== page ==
Gazetteer of the State of Maine, 1882 page 41
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Gazetteer of the State of Maine With Numerous Illustrations, by Geo. J. Varney

BOSTON: PUBLISHED BY B. B. RUSSELL, 57 CORNHILL. 1882. Public domain image from


plundered. They next fell upon the settlers at Falmouth, burning their
buildings, and slaughtering the inhabitants with horrible barbarity.
At Biddeford, houses were burned and Major Philip’s garrison house, in
which the inhabitants had taken refuge, was besieged ; but all succeeded
in escaping to the settlement at Winter Harbor. Sixteen men from
South Berwick on the way to succor the inhabitants on Saco River, were
attacked by a large number of savages, and nine men from Winter
Harbor who sought to join their friends, were ambushed and every man
shot down. During this time, another band of savages attacked
Newichawannoek, secreting themselves in the vicinity several days, and
effecting much slaughter upon incautious persons, and the armed parties
who sought them. The hostilities of the first season lasted about three
months, during which time eighty persons were killed by the savages,
and several small settlements destroyed. The settlers now organized
a considerable force for an attack upon the Indians in their winter
quarters; upon which a number of the sagamores appeared and made
a treaty of peace with the English, and promised to restore captives.
The winter wore on, but few captives were brought in; and fears of a
renewal of the hostilities increased. There was good reason for it. Major
Waldron, one of the Indian commissioners, was so imprudent as to issue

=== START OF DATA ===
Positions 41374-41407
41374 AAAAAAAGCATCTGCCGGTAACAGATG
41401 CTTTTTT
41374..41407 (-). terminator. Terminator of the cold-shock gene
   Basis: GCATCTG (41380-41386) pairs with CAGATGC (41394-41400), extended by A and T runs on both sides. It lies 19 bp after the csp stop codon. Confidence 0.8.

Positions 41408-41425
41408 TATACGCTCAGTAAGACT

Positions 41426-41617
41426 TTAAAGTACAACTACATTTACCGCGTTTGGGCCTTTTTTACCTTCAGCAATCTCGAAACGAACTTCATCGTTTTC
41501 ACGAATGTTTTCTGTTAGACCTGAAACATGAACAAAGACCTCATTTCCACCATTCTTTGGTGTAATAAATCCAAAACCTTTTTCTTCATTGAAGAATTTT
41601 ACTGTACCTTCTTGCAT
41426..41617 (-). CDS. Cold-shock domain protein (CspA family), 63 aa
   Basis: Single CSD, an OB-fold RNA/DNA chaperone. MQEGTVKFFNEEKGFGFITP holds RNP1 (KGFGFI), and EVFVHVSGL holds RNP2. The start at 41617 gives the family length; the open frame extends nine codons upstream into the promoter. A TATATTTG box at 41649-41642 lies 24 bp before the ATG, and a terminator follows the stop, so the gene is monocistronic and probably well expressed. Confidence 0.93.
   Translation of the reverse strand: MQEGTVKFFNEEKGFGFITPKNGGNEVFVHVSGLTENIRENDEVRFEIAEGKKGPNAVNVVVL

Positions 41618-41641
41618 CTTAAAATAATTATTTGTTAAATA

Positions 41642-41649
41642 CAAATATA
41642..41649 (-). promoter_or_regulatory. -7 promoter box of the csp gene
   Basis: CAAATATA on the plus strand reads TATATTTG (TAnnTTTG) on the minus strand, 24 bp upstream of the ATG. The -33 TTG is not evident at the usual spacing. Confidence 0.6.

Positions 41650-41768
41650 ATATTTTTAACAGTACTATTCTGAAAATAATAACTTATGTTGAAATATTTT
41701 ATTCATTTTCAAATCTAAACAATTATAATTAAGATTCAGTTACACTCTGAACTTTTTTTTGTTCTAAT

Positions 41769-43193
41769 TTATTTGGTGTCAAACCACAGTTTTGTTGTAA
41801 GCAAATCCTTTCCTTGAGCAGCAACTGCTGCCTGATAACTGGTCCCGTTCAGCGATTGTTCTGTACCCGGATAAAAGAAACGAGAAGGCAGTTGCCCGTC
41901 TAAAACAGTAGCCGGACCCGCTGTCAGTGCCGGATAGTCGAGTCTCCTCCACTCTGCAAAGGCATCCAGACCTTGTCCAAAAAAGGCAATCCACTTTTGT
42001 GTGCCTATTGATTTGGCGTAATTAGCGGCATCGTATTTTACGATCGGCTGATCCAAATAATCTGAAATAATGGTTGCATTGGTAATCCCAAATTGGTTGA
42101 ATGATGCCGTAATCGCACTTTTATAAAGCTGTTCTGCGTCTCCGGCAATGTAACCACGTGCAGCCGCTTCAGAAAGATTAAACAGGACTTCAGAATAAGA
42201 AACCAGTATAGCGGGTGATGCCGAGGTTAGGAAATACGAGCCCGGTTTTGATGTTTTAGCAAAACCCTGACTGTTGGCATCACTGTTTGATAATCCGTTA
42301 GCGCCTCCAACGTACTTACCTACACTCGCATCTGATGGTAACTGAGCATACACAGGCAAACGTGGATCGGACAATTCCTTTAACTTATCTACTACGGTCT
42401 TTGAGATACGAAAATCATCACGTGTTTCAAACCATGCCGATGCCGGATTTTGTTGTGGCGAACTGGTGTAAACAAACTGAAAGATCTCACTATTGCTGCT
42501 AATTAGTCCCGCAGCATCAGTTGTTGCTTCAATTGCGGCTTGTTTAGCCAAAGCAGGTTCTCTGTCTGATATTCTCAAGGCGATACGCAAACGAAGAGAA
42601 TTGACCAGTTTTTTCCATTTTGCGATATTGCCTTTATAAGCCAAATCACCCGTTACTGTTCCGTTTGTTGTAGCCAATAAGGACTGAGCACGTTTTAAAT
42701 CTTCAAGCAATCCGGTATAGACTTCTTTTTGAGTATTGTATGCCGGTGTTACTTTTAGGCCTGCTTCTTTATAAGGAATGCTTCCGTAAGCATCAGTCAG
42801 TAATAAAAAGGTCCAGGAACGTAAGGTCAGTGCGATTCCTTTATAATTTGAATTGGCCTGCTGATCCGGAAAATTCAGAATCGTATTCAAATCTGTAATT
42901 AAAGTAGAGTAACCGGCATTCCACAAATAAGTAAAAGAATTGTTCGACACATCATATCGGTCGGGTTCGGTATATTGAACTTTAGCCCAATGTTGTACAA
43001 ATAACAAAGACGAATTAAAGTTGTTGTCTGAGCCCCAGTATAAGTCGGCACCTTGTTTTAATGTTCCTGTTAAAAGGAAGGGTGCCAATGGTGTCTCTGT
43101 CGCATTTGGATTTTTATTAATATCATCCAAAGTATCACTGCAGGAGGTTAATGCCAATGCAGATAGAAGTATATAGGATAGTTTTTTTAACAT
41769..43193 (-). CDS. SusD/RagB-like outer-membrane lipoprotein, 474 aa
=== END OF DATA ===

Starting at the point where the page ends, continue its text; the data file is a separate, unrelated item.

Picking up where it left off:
general warrants by which any man holding the warrant could seize
any Indian who might be accused of killing a white man. Several
ship-masters secured warrants, and seized many Indians along the coast;
and carrying them to a foreign port, sold them for slaves. To pacify
the Indians, Abraham Shurte and Captain Davis met the chiefs in
council at Teconnet: The first was the noble and venerable chief
magistrate at Pemaquid ; and such was the respect of the Indians for
him, and such the good treatment they received from the settlers in his
jurisdiction that not a hamlet was attacked during the first year of the
wrar. At the council, the chiefs demanded that their brothers who had
been stolen away, should be restored to them, and that the English
should sell them food and ammunition for their hunting. These were
reasonable requests, but the agents were unable to comply with them;
and the council broke up without profit. The death of King Philip, in
August, 1676, which ended the war in Massachusetts, only increased
the violence of the savages in Maine. The hostilities commenced by
an attack upon Falmouth at about the time of Philip’s death; and this
was followed in a few days by an attack upon Arrowsic. In a short
time all the settlements east of Falmouth were swept away. The
savages then swarmed about the few remaining settlements between
Falmouth and Piscataqua, killing and burning whenever they found
opportunity. As before, when the cold weather came on, the Indians
retired to their winter quarters ; and as before, the settlers prepared to
attack them ; hut on marching against them, not an Indian could he
found. In November, a noted Penobscot sagamore, named Mugg,
came to Piscataqua, and desired to make a treaty. He promised that
all acts of hostility should cease, that all English captives, vessels and
goods should be restored, and that his tribe should buy ammunition
only of those whom the governor should appoint, and that the Indians
of Penobscot should take up arms against the Androscoggins and other
eastern natives, if they persisted in the war. The only performance was
the buying of ammunition when they could get it, and the restoration
of some eighteen or twenty prisoners; though the tribes must have had



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